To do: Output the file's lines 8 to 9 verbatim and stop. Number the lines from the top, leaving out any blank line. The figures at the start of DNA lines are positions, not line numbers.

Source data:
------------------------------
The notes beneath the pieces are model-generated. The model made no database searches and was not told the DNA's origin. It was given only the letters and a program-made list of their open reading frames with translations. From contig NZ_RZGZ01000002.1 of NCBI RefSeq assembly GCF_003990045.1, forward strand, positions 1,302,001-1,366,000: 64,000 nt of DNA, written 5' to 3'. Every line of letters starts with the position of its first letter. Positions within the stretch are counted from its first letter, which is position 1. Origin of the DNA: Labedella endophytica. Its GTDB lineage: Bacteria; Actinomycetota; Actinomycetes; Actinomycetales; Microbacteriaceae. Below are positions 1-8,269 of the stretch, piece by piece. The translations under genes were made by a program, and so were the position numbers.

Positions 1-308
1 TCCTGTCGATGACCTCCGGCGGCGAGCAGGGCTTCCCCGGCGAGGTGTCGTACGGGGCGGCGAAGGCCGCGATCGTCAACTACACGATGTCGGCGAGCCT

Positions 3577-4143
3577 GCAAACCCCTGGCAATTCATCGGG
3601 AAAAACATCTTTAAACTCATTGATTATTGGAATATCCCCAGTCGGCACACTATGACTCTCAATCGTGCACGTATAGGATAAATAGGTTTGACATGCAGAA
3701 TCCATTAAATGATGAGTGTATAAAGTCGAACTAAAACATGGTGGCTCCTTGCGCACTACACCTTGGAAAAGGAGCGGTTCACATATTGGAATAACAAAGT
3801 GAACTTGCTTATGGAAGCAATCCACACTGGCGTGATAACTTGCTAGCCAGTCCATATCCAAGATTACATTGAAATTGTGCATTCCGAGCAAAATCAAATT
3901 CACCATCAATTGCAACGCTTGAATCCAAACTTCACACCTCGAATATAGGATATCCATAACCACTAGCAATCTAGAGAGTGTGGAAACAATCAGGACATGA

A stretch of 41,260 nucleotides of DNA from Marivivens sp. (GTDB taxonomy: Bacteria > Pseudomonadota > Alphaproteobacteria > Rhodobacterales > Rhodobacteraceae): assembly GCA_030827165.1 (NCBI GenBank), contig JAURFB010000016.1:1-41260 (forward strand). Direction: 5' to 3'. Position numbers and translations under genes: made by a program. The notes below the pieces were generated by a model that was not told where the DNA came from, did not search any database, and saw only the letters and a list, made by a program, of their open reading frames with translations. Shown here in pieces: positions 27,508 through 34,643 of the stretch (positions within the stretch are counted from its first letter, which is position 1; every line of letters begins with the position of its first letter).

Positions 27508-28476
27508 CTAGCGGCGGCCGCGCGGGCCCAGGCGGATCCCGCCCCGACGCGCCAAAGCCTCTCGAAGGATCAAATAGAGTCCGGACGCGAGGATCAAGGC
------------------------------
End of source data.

3801 GAACTTGCTTATGGAAGCAATCCACACTGGCGTGATAACTTGCTAGCCAGTCCATATCCAAGATTACATTGAAATTGTGCATTCCGAGCAAAATCAAATT
3901 CACCATCAATTGCAACGCTTGAATCCAAACTTCACACCTCGAATATAGGATATCCATAACCACTAGCAATCTAGAGAGTGTGGAAACAATCAGGACATGA